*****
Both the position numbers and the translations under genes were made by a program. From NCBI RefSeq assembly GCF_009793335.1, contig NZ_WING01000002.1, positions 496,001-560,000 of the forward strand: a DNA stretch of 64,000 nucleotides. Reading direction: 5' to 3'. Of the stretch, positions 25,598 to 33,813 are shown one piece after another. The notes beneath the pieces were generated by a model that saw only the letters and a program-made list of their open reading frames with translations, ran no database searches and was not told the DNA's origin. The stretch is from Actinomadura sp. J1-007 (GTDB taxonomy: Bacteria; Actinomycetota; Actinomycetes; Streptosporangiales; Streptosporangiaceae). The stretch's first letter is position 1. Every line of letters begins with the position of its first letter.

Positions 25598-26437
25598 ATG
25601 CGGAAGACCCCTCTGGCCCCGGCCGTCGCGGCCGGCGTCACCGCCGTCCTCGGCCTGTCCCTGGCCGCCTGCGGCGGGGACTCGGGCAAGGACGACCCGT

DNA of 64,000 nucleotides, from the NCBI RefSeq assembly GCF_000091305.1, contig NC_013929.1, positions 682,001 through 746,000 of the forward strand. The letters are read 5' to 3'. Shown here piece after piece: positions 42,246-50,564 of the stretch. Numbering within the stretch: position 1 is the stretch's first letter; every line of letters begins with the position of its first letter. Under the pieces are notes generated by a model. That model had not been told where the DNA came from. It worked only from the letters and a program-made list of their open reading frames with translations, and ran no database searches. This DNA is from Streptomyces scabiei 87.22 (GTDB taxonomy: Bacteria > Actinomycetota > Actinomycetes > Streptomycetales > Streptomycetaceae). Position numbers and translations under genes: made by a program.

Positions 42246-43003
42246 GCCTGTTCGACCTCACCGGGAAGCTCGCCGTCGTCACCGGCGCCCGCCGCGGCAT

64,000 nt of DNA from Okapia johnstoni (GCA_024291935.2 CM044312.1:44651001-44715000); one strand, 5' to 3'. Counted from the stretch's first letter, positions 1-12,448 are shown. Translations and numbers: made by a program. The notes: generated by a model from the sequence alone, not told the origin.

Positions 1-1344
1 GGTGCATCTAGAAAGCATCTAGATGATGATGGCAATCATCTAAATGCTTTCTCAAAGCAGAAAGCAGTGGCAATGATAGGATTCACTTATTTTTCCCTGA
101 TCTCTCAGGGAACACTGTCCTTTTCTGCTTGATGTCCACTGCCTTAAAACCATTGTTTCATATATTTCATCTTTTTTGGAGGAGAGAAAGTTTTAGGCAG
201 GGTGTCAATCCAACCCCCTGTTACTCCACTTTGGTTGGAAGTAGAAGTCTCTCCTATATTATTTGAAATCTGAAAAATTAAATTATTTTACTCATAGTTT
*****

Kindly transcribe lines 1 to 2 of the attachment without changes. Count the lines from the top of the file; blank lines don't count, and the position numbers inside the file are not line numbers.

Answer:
Both the position numbers and the translations under genes were made by a program. From NCBI RefSeq assembly GCF_009793335.1, contig NZ_WING01000002.1, positions 496,001-560,000 of the forward strand: a DNA stretch of 64,000 nucleotides. Reading direction: 5' to 3'. Of the stretch, positions 25,598 to 33,813 are shown one piece after another. The notes beneath the pieces were generated by a model that saw only the letters and a program-made list of their open reading frames with translations, ran no database searches and was not told the DNA's origin. The stretch is from Actinomadura sp. J1-007 (GTDB taxonomy: Bacteria; Actinomycetota; Actinomycetes; Streptosporangiales; Streptosporangiaceae). The stretch's first letter is position 1. Every line of letters begins with the position of its first letter.

Positions 25598-26437